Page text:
MIAMI, 16 APRIL 2009 - Google grew its profit and revenue in the first quarter, ended March 31, despite a tough economic environment that is affecting online advertising spending, the company's main revenue engine.
Google reported revenue of US$5.51 billion in 2009's first quarter, up 6 per cent compared to the $5.2 billion in revenue it generated in the first quarter of 2008, the company said Thursday.
Subtracting commissions and fees Google pays to advertising and distribution partners, revenue came in at $4.07 billion, slightly missing the consensus forecast of $4.08 billion from analysts polled by Thomson Reuters.
Google had net income of $1.42 billion, or $4.49 per share, compared with net income of $1.31 billion, or $4.12 per share, in 2008's first quarter.
On a pro-forma basis, which excludes certain one-time items, net income was $1.64 billion, or $5.16 per share, beating the analysts' expectation of $4.93 per share, and exceeding pro-forma net income of 2008's first quarter, which was $1.54 billion, or $4.84 per share.
"Even when the economy and advertising are in the state they're in, Google is still capable of impressing," said Gartner analyst Andrew Frank in an interview.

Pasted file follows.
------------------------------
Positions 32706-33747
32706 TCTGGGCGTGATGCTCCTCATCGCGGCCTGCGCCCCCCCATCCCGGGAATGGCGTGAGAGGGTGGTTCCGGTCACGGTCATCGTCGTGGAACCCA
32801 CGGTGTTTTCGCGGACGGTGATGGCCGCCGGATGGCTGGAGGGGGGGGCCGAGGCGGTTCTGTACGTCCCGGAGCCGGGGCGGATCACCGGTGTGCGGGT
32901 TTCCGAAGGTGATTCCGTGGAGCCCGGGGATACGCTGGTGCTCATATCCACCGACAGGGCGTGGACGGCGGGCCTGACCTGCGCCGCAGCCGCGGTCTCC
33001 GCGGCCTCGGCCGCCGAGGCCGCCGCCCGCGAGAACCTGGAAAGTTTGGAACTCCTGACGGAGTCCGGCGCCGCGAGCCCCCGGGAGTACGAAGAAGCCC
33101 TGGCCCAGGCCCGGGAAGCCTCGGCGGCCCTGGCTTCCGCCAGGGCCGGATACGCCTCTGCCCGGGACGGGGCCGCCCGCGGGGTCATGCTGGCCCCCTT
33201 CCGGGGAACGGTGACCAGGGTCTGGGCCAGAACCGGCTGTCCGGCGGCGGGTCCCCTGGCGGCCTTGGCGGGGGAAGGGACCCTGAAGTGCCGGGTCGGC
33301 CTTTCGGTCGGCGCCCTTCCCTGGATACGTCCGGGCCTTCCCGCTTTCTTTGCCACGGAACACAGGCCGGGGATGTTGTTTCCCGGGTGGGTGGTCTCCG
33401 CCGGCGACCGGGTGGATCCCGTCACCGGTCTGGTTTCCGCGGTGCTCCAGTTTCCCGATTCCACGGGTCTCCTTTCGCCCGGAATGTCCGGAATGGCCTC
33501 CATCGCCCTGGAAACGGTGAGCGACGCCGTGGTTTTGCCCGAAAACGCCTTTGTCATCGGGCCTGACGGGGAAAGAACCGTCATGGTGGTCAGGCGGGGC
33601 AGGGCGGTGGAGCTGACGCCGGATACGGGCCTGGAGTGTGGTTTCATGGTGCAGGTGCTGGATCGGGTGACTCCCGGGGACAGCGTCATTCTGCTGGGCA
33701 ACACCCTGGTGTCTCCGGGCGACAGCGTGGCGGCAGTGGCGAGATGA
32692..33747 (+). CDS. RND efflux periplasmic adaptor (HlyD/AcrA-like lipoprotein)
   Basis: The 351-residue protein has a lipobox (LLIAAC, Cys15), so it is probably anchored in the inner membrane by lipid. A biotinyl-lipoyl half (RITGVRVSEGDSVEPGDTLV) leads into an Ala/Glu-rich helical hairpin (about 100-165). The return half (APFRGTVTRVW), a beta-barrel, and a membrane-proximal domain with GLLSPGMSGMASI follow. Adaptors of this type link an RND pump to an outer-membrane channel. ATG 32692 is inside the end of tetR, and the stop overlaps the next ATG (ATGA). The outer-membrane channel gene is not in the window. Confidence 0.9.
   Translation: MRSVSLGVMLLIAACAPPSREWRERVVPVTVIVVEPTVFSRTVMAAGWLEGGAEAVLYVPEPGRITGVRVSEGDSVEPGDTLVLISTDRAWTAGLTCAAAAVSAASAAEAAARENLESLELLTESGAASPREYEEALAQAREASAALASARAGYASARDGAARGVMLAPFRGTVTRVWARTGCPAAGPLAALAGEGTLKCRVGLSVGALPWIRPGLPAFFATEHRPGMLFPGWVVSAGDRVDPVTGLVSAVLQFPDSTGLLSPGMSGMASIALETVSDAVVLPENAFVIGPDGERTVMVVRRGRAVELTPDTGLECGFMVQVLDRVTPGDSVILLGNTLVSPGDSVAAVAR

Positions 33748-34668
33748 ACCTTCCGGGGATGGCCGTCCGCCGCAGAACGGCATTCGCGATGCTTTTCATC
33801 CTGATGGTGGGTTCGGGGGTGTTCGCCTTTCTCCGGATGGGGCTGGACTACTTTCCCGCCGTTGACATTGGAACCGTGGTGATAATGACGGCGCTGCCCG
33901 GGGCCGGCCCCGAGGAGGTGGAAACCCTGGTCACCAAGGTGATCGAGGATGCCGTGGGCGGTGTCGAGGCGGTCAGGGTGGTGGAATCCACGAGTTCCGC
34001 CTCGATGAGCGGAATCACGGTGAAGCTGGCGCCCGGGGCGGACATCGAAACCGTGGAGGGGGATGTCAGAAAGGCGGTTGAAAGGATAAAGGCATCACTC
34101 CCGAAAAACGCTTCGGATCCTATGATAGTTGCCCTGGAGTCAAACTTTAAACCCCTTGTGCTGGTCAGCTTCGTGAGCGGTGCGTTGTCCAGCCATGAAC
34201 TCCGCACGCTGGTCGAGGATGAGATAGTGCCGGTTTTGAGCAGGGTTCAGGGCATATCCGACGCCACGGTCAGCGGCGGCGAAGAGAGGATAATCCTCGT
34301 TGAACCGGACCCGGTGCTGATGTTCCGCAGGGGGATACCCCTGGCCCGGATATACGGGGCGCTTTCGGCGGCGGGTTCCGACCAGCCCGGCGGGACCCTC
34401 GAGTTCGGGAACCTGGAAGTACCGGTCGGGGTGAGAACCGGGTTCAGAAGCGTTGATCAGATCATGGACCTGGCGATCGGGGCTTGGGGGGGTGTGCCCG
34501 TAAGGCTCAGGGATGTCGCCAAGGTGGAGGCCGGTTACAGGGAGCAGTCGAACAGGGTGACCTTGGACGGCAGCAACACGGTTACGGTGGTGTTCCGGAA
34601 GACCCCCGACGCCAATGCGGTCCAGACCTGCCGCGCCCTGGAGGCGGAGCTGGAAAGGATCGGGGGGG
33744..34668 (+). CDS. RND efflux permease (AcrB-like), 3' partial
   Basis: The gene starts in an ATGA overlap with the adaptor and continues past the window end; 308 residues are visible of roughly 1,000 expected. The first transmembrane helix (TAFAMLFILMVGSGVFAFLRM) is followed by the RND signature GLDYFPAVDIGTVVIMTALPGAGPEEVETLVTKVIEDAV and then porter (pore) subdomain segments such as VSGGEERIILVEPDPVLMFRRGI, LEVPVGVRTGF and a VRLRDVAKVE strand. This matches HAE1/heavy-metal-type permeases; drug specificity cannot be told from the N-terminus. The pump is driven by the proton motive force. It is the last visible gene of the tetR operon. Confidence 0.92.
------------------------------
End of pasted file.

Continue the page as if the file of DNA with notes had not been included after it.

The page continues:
During a conference call to discuss the results, Google CEO Eric Schmidt said he was satisfied with the quarterly financial performance, considering the global economic crisis, and attributed the rise in revenue to growth in search queries.
"Despite the tough economic climate, we think Google had a good quarter," Schmidt said, adding that he considers the economy to be "still basically in unchartered territory."
People are still using Google's search engines, but they're buying fewer and less-expensive products from advertisers, which means the sales conversion rates for ads are dropping, he said. As a consequence, marketers are spending less in order to balance their advertising return on investment (ROI).
"No company is recession-proof, and Google is absolutely feeling the impact," Schmidt said, warning that the company has now entered its historically weaker season: the second and third quarters.
However, he expressed confidence in what he considers the higher accountability and effectiveness of Google's search advertising model, particularly its auction-based approach to setting pay-per-click fees for ads. Google also benefits from the continued increase in Internet usage and the continued shift of ad spending to the online medium, he said.
"Google is now well-placed for the recovery when it occurs," Schmidt said.
"The first quarter demonstrated the resilience of our business model in a very severe global recession. We're going to continue to invest for the long term as we should and as we will," he added.
Gartner's Frank was struck by the focus that Schmidt and the other executives on the conference call kept on Google's core search advertising business, unlike other times when they devote more time to emerging business lines, like YouTube and enterprise IT software.
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